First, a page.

plot([0:num_bins_to_display-1], ft2(1:num_bins_to_display), 'g')
legend('','Note 1 fundamental and harmonics' ,...
'Note 2 fundamental and harmonics' )

%Determine fundamental frequency using the same technique
% as above.
[max_val fundamental_location] = max(ft_mags);
fundamental_frequency_note1 = (fundamental_location-1)*fs/N
fundamental_frequency_note1 =
71.9488
From the plot it can be seen that the frequency of the fundamental of the second note is
associated with bin 37 (no need to subtract 1 in equation below because the max function
isn't being used).
fundamental_frequency_note2 = 37*fs/N
fundamental_frequency_note2 =
85.8744
A 'Better' Approach to higher frequency resolution
While improvements in results have been obtained using a longer window the plot of the
magnitude spectrum is becoming more difficult to interpret as there is a lot of spectral energy
in the signal (energy from two notes rather than one). It would be nicer to be able to get higher
frequency resolution without the problem of the magnitude spectrum becoming more difficult
to interpret.
The way to get improved resolution without having a more complicated spectrum to deal with
is to 'artificially' make the signal longer through a process known as zero padding (see
windowing).
We'll go back to the case where we extracted the first 5000 samples of note 1 and then
append 40,000 samples of zero amplitude to this signal.
N = 5000;
frame = seg(1:N-1);
% Make the frame 'longer' by zero-padding 40000 samples of
% amplitude zero
figure
xlabel('samples')
ylabel('Amplitude')
title(...
'First 5000 samples of Note 1 zero-padded by 40000 zero samples' )

Now plot the magnitude spectrum as before
num_bins_to_display = 250;
figure
plot([0:num_bins_to_display-1], ft_mags(1:num_bins_to_display))
xlabel('Frequency Bins' )
ylabel('Magnitude')
title('Magnitude of First 250 DFT bins of Note 1' )

Now, determine fundamental frequency using the same technique as before. NOTICE that the
frequency resolution is now fs/new_frame_len
[max_val fundamental_location] = max(ft_mags);
fundamental_frequency = (fundamental_location-1)*fs/new_frame_len
fundamental_frequency =
71.5416
This result is accurate to fs/new_frame_len Hz
fs/new_frame_len
ans =
0.9800
If the frame was zero padded by a greater amount then the frequency resolution would
improve and therefore the accuracy of the frequency estimate would improve.
What happens if the frame length is too short??
We've seen in the examples so far that the separation between fundamental and harmonics
increases as the frequency resolution increases. It follows that the separation between
harmonics will decrease as the the frequency resolution decreases. If the frequency resolution
can be so low that the harmonics will not be separated.
Let's see what happens if we take frame length of 1500 samples
N = 1500;
frame = seg(1:N-1); % this is a frame associated with Note 1
ft_mags = abs(fft(frame));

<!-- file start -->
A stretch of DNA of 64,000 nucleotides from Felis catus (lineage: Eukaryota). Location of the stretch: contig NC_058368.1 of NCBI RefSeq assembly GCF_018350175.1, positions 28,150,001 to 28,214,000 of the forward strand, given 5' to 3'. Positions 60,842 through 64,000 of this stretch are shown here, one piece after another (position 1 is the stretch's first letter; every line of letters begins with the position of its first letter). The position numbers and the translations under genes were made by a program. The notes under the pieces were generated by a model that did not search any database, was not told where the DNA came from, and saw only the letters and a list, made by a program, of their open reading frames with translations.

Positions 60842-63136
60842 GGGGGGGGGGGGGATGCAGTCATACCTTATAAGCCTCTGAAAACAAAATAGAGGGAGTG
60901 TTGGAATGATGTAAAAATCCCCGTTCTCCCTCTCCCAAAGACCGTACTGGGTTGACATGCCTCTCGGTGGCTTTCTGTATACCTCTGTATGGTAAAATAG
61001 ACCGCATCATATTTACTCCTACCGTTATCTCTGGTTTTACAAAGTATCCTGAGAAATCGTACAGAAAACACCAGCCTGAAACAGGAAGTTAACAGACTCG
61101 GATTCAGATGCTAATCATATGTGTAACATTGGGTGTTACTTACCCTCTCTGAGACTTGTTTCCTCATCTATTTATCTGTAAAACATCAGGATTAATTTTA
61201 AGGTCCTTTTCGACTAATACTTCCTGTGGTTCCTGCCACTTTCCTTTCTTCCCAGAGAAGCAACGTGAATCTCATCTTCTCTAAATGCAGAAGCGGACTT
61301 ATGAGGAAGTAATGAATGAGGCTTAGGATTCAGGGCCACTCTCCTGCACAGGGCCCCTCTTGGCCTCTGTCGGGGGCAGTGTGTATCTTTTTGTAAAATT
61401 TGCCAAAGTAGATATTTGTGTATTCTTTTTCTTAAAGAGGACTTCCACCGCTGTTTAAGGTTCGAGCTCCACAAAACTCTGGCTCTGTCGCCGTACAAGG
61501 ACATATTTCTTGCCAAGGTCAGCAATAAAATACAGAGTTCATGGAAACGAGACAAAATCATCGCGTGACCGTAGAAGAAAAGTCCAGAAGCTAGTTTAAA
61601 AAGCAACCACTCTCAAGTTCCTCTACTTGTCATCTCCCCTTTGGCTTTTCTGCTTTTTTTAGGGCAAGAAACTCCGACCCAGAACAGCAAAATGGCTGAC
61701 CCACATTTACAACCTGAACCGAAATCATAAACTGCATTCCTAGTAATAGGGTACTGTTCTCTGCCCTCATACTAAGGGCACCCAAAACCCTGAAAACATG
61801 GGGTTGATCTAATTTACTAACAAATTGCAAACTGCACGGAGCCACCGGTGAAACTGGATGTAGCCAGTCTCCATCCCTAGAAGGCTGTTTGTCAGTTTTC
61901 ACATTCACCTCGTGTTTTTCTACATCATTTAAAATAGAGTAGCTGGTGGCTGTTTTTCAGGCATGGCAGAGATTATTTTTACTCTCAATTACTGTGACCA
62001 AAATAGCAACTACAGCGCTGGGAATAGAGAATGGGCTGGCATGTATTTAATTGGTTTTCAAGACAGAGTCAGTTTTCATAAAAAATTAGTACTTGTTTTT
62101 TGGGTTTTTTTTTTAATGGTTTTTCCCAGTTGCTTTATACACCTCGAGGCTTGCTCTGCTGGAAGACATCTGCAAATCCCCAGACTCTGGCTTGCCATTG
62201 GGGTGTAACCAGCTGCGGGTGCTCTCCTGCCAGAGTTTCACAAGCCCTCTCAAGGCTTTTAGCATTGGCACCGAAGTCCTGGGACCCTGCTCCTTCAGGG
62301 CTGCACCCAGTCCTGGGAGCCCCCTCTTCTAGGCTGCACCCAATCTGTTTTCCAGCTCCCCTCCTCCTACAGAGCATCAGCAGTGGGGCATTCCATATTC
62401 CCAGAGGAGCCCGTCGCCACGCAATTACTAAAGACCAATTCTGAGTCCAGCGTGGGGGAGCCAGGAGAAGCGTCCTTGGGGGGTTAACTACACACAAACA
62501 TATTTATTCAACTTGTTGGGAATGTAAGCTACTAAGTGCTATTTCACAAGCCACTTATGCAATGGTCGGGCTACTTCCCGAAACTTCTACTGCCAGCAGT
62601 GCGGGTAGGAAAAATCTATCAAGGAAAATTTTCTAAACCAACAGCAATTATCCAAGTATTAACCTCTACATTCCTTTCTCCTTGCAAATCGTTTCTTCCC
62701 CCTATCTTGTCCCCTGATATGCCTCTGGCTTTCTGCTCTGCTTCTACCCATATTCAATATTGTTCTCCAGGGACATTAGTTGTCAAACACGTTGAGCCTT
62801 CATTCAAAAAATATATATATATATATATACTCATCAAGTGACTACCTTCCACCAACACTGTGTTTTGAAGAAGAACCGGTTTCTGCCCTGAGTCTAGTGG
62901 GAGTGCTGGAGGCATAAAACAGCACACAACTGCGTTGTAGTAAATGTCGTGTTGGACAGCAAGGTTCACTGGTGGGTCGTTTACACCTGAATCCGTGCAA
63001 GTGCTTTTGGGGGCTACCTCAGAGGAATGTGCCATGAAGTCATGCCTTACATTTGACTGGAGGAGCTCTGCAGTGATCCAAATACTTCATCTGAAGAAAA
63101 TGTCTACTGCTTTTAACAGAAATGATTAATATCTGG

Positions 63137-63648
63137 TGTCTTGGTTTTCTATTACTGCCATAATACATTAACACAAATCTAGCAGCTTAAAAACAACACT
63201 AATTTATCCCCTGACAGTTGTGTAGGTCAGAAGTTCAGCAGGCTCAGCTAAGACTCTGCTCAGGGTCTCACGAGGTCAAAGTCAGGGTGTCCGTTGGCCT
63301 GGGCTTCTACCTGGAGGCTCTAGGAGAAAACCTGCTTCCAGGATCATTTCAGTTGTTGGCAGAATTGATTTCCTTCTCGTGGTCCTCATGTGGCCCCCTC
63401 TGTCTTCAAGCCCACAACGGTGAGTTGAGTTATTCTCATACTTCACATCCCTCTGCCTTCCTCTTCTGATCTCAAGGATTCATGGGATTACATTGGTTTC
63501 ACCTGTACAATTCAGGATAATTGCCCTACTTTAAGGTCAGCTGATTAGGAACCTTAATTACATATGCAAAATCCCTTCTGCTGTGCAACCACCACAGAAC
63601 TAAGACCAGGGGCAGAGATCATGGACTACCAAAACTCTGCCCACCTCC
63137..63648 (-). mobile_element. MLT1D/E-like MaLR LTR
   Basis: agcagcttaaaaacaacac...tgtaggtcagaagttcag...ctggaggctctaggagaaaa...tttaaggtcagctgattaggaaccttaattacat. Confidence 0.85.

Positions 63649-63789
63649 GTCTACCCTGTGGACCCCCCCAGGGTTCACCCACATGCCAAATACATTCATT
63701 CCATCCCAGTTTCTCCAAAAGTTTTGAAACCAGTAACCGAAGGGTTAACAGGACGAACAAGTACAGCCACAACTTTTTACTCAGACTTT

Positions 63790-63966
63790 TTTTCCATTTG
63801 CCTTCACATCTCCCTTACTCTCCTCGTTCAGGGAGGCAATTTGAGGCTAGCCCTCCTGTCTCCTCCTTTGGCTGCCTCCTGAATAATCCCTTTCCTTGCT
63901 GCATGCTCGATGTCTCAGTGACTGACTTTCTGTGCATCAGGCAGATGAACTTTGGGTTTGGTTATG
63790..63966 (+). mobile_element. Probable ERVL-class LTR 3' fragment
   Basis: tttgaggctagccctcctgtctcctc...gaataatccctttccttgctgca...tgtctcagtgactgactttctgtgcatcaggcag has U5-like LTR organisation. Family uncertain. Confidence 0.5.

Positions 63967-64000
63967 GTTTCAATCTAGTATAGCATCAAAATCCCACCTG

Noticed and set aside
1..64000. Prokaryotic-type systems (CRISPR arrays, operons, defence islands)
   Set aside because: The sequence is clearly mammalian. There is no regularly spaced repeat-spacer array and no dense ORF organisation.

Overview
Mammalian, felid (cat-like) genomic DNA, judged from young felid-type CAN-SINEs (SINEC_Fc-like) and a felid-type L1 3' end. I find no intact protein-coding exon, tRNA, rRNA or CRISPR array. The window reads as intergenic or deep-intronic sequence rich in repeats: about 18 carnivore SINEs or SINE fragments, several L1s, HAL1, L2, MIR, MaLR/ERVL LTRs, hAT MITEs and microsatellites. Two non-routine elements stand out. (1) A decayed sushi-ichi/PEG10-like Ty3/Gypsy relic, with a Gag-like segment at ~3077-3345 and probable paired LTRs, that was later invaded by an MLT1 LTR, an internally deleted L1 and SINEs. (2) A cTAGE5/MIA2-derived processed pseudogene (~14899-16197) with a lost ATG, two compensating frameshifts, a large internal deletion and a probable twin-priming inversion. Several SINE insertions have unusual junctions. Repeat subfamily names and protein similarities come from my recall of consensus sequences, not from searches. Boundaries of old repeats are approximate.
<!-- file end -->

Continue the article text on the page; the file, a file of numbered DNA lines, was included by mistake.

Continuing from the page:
num_bins_to_display = 100;
figure
plot([0:num_bins_to_display-1], ft_mags(1:num_bins_to_display))
xlabel('Frequency Bins' )
ylabel('Magnitude')
title('Magnitude of First 100 DFT bins of Note 1' )

Notice that only the first 50 bins are shown in this case - this is to make it easier to see the harmonics.
It can be seen that the harmonics are very close together - in fact they are only separated by 1 bin!
If a lower frequency resolution analysis is performed the harmonics will not be separated at all.
Let's see what happens if we take frame length of 1200 samples
N = 1200;
frame = seg(1:N-1); % this is a frame associated with Note 1
ft_mags = abs(fft(frame));
num_bins_to_display = 100;
figure
plot([0:num_bins_to_display-1], ft_mags(1:num_bins_to_display))
xlabel('Frequency Bins' )
ylabel('Magnitude')
title('Magnitude of First 100 DFT bins of Note 1' )

At this stage there is now separation between the higher harmonics
Let's see what happens if we take frame length of 1000 samples
N = 1000;
frame = seg(1:N-1); % this is a frame associated with Note 1
ft_mags = abs(fft(frame));
num_bins_to_display = 100;
figure
plot([0:num_bins_to_display-1], ft_mags(1:num_bins_to_display))
xlabel('Frequency Bins' )
ylabel('Magnitude')
title('Magnitude of First 100 DFT bins of Note 1' )

There is no separation between fundamental or harmonics - the frequency resolution is too
low. Looking at this magnitude spectrum you would probably interpret it to mean that there
was one sinusoidal component present in the signal (or perhaps two given the small peak at
bin 10)
To the uninitiated the solution to this problem might be to zero pad the frame in order to
improve the frequency resolution. However, this doesn't work. An indepth discussion as to
reason why it doesn't work is beyond the scope of this tutorial (as it requires a very good
understanding of how the DFT works) but a basic conceptual understanding can be obtained
by considering an extreme case whereby you extracted a frame of which is just of length 1
sample. If you only have only sample it would be impossible to determine any frequency
domain information since frequency relates to the rate of change of samples. Even if you had
two samples you still have a very limited view of the frequency of the signal and no amount of
zero padding will help. Hopefully you can appreciate that you need some number of
time-domain samples in order to extract out useful frequency content. As a general rule you
need at least one cycle of a periodic signal to in order to be able to extract 'useful' frequency
content associated with the signal. It is only when you have a sufficient amount of
time-domain data that zero-padding can be used to obtain more accurate frequency
estimates.
Published with MATLAB 7.0